No. The process says nothing about you affirming the validity of the process. I have a common hypothetical (but plausible) example that sort of illustrates the point. Suppose I hate String Theory and think it is so bad that it is "not even wrong." I don't believe it for a minute. I could be passing time reading the String Theory literature, perhaps looking for more ways to denigrate String Theory, when I come across an unsolved mathematical problem that is holding back the field. Suppose, being a good mathematical (I'm not) I solve the problem and publish the solution. I become a hero in the String Theory community. I have done great String Theory science. And yet I still think it is "not even wrong."

The alleged incompatibility between science and faith should have, via science, a measurable effect. According to science, as a corollary of the method, if you can't measure it there is no point talking about it--at least not scientifically. So scientifically, at least, science and faith are not incompatible--unless you devise a way to measure/detect the incompatibility. I have proposed two experiments:

1. I'll give you ten papers from teir-1 peer-reviewed journals. Five from atheists, five from theists, with the names redacted. Detect the incompatibility and accurately separate the papers into the two groups.

2. Design an experiment that can be done by an atheistic scientist and not a theistic scientist.

Science+ is an attempt to redefine science to make it more than what it has been. It takes many convenient forms. It might add "love" to the requirements. Real scientists love science. (One would hope so, but it is not demanded.) Real scientists "believe" in science. Real scientists work for the good of humanity. Real scientists hold no superstitions. Real scientists don't work on defense. Real scientists don't experiment on live animals.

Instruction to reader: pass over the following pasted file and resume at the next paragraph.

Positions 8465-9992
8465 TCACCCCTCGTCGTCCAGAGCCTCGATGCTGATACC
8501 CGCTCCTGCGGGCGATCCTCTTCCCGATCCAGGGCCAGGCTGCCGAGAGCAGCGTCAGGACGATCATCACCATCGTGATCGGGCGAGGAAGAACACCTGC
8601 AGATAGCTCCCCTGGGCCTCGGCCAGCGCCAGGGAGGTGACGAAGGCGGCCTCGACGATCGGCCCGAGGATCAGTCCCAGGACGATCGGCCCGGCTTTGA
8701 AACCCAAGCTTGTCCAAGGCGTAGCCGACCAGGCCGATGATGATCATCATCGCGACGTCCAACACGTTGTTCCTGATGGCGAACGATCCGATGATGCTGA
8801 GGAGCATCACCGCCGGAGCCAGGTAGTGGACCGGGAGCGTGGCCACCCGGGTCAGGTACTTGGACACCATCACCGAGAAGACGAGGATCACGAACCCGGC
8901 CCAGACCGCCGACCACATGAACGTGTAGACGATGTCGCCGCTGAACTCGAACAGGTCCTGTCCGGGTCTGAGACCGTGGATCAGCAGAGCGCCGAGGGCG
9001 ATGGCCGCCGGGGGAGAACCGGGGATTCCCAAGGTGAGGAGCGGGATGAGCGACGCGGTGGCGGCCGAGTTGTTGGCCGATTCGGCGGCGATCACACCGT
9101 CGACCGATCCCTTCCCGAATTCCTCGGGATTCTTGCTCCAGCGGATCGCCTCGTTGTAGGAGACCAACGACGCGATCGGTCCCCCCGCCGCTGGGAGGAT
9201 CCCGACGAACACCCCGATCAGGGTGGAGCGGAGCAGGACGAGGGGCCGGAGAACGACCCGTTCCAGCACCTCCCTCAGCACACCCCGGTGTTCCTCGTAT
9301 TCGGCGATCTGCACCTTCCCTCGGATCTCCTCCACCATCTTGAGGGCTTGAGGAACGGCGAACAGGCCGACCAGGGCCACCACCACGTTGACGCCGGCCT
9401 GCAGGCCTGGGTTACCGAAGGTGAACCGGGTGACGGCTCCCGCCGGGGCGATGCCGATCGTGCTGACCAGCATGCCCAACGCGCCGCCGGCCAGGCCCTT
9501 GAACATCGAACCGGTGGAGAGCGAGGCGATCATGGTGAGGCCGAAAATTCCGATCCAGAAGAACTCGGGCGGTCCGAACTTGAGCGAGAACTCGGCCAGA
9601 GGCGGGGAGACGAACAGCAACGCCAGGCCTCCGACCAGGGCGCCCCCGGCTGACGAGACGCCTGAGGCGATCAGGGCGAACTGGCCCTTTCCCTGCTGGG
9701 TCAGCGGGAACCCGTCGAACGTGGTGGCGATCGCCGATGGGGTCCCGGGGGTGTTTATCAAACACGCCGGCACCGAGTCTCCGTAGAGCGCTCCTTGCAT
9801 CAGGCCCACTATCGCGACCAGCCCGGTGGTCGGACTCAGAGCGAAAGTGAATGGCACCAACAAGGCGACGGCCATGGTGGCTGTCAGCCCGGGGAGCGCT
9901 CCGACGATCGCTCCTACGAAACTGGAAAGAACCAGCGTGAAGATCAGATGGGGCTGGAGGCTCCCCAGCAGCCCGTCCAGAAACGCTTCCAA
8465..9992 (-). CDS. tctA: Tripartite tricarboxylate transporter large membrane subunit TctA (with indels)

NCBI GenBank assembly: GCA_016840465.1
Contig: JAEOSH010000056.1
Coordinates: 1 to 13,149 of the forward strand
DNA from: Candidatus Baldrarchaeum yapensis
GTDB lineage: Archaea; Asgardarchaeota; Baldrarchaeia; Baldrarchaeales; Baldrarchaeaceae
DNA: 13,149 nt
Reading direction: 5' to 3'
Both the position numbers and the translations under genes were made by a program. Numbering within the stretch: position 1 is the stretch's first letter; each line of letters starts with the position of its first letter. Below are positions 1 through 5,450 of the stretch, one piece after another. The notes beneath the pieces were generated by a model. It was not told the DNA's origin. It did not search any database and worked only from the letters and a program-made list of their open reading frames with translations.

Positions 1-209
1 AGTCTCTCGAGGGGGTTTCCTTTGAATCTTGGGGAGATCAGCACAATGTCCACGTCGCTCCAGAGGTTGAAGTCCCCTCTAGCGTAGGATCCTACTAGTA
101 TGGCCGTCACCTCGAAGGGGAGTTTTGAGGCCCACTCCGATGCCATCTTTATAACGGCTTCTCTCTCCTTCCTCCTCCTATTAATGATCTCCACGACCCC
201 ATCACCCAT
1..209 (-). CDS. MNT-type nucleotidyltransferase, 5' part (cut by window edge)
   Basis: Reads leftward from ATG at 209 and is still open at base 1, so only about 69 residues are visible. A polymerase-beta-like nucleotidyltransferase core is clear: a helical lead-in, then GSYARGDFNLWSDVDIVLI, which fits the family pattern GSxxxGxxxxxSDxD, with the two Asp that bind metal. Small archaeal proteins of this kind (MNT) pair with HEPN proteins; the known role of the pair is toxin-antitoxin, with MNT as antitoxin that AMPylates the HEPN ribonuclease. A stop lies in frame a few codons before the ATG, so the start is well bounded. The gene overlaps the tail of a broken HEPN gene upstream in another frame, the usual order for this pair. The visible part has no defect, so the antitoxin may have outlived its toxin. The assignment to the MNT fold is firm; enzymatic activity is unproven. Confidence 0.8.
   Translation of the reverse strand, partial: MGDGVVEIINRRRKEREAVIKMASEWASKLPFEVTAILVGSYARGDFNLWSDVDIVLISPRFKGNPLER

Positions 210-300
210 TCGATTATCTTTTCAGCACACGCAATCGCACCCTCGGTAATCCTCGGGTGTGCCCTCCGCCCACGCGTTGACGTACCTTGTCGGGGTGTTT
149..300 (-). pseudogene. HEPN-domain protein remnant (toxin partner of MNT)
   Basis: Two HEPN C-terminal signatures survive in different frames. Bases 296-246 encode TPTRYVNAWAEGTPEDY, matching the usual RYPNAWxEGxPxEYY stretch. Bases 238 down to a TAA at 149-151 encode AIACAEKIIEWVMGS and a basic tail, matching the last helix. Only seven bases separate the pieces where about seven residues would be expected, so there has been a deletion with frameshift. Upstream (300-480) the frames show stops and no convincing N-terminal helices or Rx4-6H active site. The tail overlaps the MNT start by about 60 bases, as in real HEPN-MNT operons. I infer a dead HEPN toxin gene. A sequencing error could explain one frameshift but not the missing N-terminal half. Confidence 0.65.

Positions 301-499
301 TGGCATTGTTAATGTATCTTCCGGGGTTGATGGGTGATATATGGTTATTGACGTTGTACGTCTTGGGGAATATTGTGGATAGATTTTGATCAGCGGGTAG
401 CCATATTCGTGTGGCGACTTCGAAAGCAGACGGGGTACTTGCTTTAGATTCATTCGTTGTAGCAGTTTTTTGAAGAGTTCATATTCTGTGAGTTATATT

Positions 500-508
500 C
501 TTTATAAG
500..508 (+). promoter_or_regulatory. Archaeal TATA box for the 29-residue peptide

Science is not incompatible with faith, because it is not incompatible with anything as long as the method is respected. Science is the most compatible endeavor in the world. Follow this simple method, and you are doing science--just as well as anybody else.

Science+ can be made trivially incompatible with anything, by the appropriate definition of what a Real Scientist is.

If someone tells you that science and faith are incompatible, they are talking about Science+.


  1. Ohtobide7:36 AM

    When people talk about 'the incompatibility of science and faith' I think they usually mean that the scientific method has arrived at truths that contradict revealed doctrines. I know that some people have said that believers cannot be good scientists but I don't think that view is common.

    An example would be the claim that there were once only two human beings on earth. Some religious believers think that and some scientists have said that science has shown that to be untrue. The scientists who have shown it to be untrue might perhaps be religious believers themselves; it is the result that is incompatible with religious teaching, not the scientists.

    1. I have no problem with the manifestly true claim that certain religious beliefs are incompatible with science. The belief in a young earth is utterly incompatible with science. The issue is the claim, made by many, that science and religion--just generic religion-- (or science and faith) are incompatible. That claim cannot be demonstrated.

  2. Great to see you blogging again, old friend. I've always enjoyed your posts and appreciate your perspective.

    1. Hey Brent, good to hear from you. Sorry about the Gnats. They do know that the regular season doesn't mean anything, right? And the Capitals, they know that too, right? (If not they can talk to the Pens.)

      That ribbing is entirely due to your accurate but unspeakable reference to me as "old."